Victim's son throws out 1st pitch at Yankee Stadium
NEW YORK (AP) Chris Singleton took a huge swing and watched the ball sail high into the first row of seats in left at Yankee Stadium, drawing loud whoops and fist bumps from a bunch of big leaguers around the batting cage.
''Yes!'' shouted All-Star outfielder Brett Gardner.
''Hey, that's what I'm talking about!'' chimed in World Series champion Stephen Drew.
Singleton merely smiled Monday as Alex Rodriguez, Mark Teixeira and others cheered him on as the New York Yankees began their annual HOPE Week. That said plenty for this 20-year-old outfielder from Charleston Southern, enjoying one of the best days of his life.
''I play with them in video games. It was cool to meet them in person,'' he said later.
Exactly two months earlier, it was the worst day anyone could imagine.
On June 17, his mother was among nine people killed at Emmanuel AME Church in Charleston, South Carolina. Sharonda Coleman-Singleton was a part-time minister at the church, and was a high school speech pathologist and coach of the girls' track team.
Dylann Roof has been indicted for murder in the shootings. Singleton made headlines a few days later by saying he could forgive Roof because ''love is stronger than hate.''
''Obviously, an amazing young man who's had to deal with a lot of sadness,'' Yankees manager Joe Girardi said.
Wearing a Yankees helmet, a HOPE Week shirt, pinstriped pants and a pendant cross, Singleton took batting practice with the team before it played Minnesota.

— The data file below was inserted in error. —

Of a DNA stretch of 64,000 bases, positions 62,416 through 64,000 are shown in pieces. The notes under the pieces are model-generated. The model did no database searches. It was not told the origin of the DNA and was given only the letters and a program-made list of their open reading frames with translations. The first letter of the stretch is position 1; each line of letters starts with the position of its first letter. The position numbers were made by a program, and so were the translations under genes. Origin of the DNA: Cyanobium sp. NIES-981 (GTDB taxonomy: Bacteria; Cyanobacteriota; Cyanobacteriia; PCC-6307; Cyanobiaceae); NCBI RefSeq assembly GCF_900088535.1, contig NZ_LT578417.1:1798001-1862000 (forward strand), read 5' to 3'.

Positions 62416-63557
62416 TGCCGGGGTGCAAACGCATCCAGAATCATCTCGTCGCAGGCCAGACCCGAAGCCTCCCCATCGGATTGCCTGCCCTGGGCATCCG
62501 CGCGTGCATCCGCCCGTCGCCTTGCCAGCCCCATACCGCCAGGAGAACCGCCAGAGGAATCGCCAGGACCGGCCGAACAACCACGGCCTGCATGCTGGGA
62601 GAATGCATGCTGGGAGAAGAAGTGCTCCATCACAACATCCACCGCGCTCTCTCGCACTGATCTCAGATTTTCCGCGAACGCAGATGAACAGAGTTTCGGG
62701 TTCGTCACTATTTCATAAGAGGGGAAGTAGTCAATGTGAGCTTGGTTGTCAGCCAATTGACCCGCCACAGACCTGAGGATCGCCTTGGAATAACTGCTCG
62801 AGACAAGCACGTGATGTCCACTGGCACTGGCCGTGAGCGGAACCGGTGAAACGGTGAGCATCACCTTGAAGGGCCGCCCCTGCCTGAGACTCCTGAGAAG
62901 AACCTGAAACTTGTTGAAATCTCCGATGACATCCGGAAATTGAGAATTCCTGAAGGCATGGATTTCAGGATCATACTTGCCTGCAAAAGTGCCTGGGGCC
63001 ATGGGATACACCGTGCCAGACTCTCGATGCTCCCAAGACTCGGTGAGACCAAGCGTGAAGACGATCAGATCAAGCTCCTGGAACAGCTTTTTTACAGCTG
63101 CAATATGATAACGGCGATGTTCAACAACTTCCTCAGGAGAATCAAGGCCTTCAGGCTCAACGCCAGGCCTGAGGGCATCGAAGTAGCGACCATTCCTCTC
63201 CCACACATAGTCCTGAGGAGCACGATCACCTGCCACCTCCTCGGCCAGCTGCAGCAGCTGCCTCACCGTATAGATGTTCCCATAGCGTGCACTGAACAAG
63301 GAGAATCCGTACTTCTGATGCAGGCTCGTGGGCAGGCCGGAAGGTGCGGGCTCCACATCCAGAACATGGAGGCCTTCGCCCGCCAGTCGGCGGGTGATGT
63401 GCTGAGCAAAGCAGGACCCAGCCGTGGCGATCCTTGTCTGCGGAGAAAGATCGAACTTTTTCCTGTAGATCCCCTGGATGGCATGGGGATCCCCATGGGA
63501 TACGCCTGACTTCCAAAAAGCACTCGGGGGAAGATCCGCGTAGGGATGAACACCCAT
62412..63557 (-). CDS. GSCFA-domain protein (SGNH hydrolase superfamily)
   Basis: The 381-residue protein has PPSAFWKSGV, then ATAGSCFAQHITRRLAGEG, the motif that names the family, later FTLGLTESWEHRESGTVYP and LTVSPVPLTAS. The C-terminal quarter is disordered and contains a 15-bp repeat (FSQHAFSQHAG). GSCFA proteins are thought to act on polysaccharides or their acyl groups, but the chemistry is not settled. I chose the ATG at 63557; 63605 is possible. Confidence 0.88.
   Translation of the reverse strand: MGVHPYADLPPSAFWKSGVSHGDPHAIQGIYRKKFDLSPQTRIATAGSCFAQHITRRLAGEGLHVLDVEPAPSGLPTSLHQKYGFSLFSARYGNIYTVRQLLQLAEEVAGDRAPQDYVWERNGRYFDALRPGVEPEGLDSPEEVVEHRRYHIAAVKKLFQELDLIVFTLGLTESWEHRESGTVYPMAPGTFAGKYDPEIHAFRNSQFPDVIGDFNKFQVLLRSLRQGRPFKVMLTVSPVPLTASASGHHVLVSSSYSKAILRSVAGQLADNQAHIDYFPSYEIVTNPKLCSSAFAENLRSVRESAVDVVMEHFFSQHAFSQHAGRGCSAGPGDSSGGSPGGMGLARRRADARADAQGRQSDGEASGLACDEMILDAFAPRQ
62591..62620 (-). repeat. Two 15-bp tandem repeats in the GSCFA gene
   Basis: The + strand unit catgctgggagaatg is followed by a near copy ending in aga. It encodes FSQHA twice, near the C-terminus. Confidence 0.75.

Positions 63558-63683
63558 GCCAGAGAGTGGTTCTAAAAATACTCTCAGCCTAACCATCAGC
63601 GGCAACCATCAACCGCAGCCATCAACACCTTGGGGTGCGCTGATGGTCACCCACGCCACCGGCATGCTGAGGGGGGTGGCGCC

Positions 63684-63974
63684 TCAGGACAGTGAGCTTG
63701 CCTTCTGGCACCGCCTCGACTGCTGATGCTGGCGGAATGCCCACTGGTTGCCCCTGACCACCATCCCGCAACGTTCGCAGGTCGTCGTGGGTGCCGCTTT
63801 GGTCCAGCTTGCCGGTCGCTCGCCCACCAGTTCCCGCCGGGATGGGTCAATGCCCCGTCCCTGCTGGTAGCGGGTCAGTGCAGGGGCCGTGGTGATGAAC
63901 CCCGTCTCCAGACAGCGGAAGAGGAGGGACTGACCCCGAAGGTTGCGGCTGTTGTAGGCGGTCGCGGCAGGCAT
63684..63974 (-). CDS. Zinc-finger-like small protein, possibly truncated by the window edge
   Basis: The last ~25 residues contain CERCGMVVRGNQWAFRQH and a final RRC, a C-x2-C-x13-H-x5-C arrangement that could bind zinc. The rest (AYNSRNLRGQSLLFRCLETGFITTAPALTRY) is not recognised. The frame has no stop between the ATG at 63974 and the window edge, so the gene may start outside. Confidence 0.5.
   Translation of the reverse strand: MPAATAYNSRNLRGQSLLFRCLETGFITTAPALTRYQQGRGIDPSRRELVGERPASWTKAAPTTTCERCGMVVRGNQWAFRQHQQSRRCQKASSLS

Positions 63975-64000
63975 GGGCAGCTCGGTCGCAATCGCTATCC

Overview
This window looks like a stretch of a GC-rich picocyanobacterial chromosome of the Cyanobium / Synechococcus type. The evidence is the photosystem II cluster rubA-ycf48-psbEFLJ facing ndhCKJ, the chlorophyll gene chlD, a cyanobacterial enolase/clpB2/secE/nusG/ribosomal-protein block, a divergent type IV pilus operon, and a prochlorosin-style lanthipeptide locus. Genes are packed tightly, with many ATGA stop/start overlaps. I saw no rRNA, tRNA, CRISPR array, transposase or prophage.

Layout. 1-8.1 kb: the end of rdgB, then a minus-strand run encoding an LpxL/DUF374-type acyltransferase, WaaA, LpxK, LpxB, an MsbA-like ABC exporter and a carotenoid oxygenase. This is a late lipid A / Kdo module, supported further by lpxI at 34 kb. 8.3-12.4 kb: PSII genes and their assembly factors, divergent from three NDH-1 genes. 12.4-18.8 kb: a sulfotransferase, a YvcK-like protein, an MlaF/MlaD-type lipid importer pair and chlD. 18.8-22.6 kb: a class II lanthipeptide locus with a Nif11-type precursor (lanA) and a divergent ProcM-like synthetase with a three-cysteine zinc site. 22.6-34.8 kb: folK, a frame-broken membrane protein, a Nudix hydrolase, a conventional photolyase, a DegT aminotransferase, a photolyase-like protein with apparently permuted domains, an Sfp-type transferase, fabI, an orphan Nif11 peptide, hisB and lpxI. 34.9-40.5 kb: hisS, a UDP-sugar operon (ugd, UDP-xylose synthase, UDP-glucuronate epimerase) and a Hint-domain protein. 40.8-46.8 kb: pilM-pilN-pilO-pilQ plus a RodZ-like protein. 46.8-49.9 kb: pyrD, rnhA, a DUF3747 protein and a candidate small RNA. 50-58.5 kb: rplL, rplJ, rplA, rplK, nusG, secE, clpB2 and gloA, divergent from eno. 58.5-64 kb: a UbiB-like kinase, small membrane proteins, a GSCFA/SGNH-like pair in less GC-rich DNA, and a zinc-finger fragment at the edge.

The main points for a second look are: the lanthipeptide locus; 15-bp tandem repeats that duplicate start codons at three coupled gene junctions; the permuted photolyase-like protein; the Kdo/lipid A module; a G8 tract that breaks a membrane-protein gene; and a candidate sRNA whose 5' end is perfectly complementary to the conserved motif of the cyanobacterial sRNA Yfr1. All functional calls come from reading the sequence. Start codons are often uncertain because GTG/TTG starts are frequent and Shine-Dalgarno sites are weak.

Singleton shagged balls in the outfield, joined the home-plate exchange of lineup cards and was flanked by 16-year-old sister Camryn and 12-year-old brother Caleb as they threw out ceremonial first balls.
''I was nervous,'' he admitted. ''I think I fouled off the first four pitches.''
Singleton's day started on the set of NBC's ''Today'' show, where Rodriguez, Gardner and Yankees reliever Dellin Betances surprised him. He toured some city sites, and then beelined to the ballpark for the opening day of HOPE Week - started in 2009, it stands for ''Helping Others Persevere & Excel'' and pays tribute to individuals and groups.
''Honestly, I was shocked at first,'' he said. ''Now, it's like a dream.''
Singleton is entering his sophomore season at Charleston Southern. He made 45 starts as a freshman last spring and hit .245 with one home run and 13 RBIs.
Gardner shares a connection with Singleton. He played at the College of Charleston, where Stuart Lake was an assistant; Lake is now the head coach at Charleston Southern, and was in attendance.
''Seeing them up there on the videoboard together, standing out in left field, that's pretty special,'' Lake said.
Gardner said his home is close to where Singleton lives, and added that he plans on ''keeping track'' of the young man. Gardner gave him a good scouting report, too: ''Can run a little bit, pretty good arm.''
Singleton's courage in the face of tragedy was what most impressed those who met him. Twins star Joe Mauer got a few moments with Singleton, as did Minnesota veteran outfielder Torii Hunter.
''They were talking about how strong I've been,'' Singleton said. Told that many have praised his actions, he softly said, ''I don't know if I'm a role model.''
There was no denying, however, the home run he launched in batting practice. As Singleton headed off to watch the game from a prime box seat, he already knew what would stick with him as the highlight of the day.
''I will remember that I hit a bomb in BP,'' he said.